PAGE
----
% is a Heyting Algebra, and our way of interpreting Intuitonistic
% Predicate Logic on open sets of [D] translates into a way of
% interpreting IPL on the [IT points] of [D']. The operation [D]
% [mapsto] [D'] gives us lots of examples of [IT planar] Heyting
% Algebras [--] but not all.]
% 
% [P Take any ZDAG [D] whose points all have the same parity. There is a
% simple, visual criterion that can tell us very quickly whether [D] is
% a HA or not. The [DEF ZHAs] are the [D]s that obey this criterion and
% the parity condition; an arbitrary ZDAG [D] is a HA iff it is
% isomorphic to a ZHA, and this is also easy to check. This gives us all
% planar Heyting Algebras.]
% 
% [P There is a system of coordinates that we can put on a ZHA [--] the
% ([IT l],[IT r]) coordinates [--] that make [Top], [Bot], [land], [lor],
% [to] trivial to calculate. We will present a computer library that
% does all these calculations, and that can produce ascii and [LaTeX]
% diagrams for both ZDAGs and functions on them.]
% 
% [msk]
% 
% [P [SEC Heyting algebra modalities for children]. A [DEF modality] is
% an operation [up *] on the points of a HA obeying [IT P] [vdash] [IT
% P][up *] = [IT P][up **] and ([IT P][land][IT Q])[up *] = [IT P][up
% *][land][IT Q][up *]. The operations
% 
%   [b][down [Bot]]([IT P]) = [neg][neg][IT P],
%   [b][down [IT Q]]([IT P]) [mapsto] (([IT P][to][IT Q])[to][IT Q]),
%   [j][down [IT Q]]([IT P]) = [IT Q][lor][IT P],
%   [j][up [IT Q]]([IT P]) = [IT Q][to][IT P],
% 
% are modalities, and our computer library can show visually how they
% behave on the points of a ZHA and how they can be composed in several
% ways (as in [' [FourmanScott79]], p.331) to obtain new modalities.]
% 
% [P The usual way of presenting HA modalities in the literature is by
% showing first some basic consequences of the axioms, then how
% modalities interact with [land], [lor], [to], then theorems about how
% the algebra of modalities behave; I have always found this approach
% quite opaque. By using ZHAs we can explain these theorems and exhibit
% conter-models for all non-theorems visually [--] and it turns out that
% modalities on a ZHA [IT D] correspond to ways of cutting [IT D] into
% equivalence classes using diagonal lines. This visual way of thinking
% [IT complements] the usual formal way... but how, exactly? [IT Can we
% make that precise?]]
% 
% [msk]
% 
% [P [SEC Categories for children]. For our purposes, the archetypal
% category is [Set], and in most examples we can use only finite subsets
% of [N] as its objects in diagrams. This lets us introduce quickly two
% flavors of typed [lambda]-calculus, the distinction between [IT
% structure] and [IT properties], a trick to focus only on structure and
% leave the ['''' properties] part for a second moment, and a way to
% regard having a terminal, binary products, and exponentials [--] the
% cartesian-closed structure [--] as extra structure on [Set]. A [DEF
% CCC] is a category with that extra structure, and by regarding [Set]
% as the archetypal case we get a way to interpret the simply-typed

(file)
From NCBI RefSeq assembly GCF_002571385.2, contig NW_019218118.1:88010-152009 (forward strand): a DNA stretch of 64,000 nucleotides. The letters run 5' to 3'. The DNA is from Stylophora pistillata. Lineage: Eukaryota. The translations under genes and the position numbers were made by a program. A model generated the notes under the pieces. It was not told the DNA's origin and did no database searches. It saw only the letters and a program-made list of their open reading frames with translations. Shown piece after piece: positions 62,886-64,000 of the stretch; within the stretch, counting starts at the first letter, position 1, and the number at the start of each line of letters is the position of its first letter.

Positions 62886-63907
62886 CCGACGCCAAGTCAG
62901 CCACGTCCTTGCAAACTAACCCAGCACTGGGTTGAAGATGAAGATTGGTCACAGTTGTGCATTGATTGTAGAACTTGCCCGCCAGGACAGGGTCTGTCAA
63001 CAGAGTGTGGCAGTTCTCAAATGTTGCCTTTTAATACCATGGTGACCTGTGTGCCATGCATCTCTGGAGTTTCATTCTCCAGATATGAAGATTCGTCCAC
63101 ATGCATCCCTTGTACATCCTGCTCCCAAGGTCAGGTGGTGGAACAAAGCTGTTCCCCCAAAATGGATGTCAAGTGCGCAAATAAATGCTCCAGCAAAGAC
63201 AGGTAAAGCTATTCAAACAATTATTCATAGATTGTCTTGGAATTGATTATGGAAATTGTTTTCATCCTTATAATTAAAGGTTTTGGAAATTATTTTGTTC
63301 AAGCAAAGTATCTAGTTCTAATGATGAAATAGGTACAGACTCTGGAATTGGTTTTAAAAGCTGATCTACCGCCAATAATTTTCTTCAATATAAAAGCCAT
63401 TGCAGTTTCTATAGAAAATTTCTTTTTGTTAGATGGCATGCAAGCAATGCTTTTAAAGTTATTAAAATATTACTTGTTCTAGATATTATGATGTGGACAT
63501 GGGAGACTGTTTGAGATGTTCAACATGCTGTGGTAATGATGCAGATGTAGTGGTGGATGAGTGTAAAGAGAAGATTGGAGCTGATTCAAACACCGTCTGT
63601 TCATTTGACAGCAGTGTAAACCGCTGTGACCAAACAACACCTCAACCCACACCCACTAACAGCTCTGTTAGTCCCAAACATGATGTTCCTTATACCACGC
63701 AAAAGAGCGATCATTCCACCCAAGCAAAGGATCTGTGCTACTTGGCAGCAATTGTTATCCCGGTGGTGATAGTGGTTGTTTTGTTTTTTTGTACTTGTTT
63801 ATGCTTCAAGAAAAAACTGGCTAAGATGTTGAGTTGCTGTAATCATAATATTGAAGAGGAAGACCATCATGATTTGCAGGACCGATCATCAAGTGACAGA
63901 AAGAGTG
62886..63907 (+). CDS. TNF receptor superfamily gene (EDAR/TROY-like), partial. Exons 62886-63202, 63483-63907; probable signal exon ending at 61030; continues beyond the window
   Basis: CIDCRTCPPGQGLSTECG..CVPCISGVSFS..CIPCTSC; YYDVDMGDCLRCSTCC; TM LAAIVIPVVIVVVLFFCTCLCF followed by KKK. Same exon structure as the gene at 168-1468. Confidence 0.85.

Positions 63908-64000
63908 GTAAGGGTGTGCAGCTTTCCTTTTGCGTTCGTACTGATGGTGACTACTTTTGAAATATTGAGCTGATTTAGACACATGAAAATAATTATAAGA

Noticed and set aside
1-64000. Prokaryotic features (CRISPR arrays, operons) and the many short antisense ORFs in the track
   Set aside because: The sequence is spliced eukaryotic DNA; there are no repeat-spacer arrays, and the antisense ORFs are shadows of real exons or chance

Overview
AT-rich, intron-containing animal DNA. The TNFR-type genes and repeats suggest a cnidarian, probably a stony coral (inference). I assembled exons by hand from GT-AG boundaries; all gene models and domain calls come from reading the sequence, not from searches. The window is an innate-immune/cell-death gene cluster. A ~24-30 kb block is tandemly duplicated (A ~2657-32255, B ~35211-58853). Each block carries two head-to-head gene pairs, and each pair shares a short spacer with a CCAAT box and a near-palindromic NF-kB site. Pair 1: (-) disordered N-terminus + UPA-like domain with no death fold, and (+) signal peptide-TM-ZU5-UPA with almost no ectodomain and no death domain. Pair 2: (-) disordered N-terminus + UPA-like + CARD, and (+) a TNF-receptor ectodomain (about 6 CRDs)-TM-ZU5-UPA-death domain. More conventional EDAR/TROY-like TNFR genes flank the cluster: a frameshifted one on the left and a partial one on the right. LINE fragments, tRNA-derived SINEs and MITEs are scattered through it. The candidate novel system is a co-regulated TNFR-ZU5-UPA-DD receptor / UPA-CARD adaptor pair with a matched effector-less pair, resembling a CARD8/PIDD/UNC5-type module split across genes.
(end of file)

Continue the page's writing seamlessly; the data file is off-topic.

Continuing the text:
% [lambda]-calculus formally in any CCC.]
% 
% [P It turns out that ZDAGs are categories, and ZHAs are CCCs, both
% archetypal in slightly weaker ways than [Set]. By interpreting
% [lambda]-calculus in ZHAs and making a series of changes in the
% notation we get the categorical interpretation of intutionistic
% predicate calculus, plus Natural Deduction, and Curry-Howard.]
% 
% [msk]
% 
% [P [SEC Toposes for children]. Let [IT D] be a ZDAG; for example, [D]
% = [Pyr [*] [*] [*]]. The category of functors [Set][up [IT D]] is a
% topos [--] a [DEF ZTopos], and its objects are [Pyr [*] [*]
% [*]]-shaped diagrams that are easy to draw explicitly. CCCs are
% categories with extra structure that lets us interpret simply-typed
% [lambda]-calculus on them; toposes are CCCs with extra structure, that
% lets us interpret [DEF Intuitionistic Set Theory] (IST) on them. By
% regarding both [Set] and our ['' [Set][up [IT D]]]s as archetypal
% toposes we can start topos theory from the ['''' internal language],
% i.e., from the way of interpreting all operations of IST in terms of
% basic categorical operations; our approach lets us begin by examples
% that show how each operation of IST ought to behave, then guessing a
% formalization, than proving that it works and thus toposes are models
% for IST, then proving other facts about toposes that are less logical
% and more algebraic in character.]
% 
% [msk]
% 
% 
% 
% [P [SEC Sheaves for children]. Each modality on a Heyting Algebra [IT
% D]' induces a notion of ['''' sheafness] on a ZTopos, plus a quotient
% from it into a ['''' smaller] topos, which has an adjoint that is a
% functor from the ['''' smaller] topos back into the ['''' bigger] one;
% the ['''' sheaves] are the objects of [Set][up [IT D]'] that are in the
% image of that adjoint functor.]
% 
% [P Using ZToposes as our archetypal toposes we can understand how all
% these entities and definitions behave by generalizing a few examples
% where the diagrams are not too big. One nice example [--] of the [IT
% logical] definition of sheaf [--] shows how the notion of sheafness
% induced by [b][down [Bot]] booleanizes the logic of a topos; another
% example, motivated by the [IT topological] definition of sheaf, shows
% how sheafification and &eacute;talification are adjoint functors,
% using an order topology.]
% 
% [msk]
% 
% [P The possibilities for exposing tecnicalities using archetypal cases
% are endless, but we will dedicate the best part of our energy in this
% tutorial not to them, but to something more general and more useful:
% how to use archetypal cases to make the literature more accesible, and
% to create bridges between different notations.]
% 
% 
% 
% [msk]
% [msk]
% 
% [P References:]
% 
% [P [' [FourmanScott1979]]: M.P. Fourman, D.S. Scott: [IT Sheaves and
% Logic] - in [IT Applications of Sheaves] (Springer Lecture Notes in
% Mathematics 753), pp.302-401]
% 
% [P [' [Ochs2013]]: E. Ochs: [IT Internal Diagrams and Archetypal
% Reasoning in Category Theory] - in Logica Universalis, vol 7, issue 3,
% pp.291-321]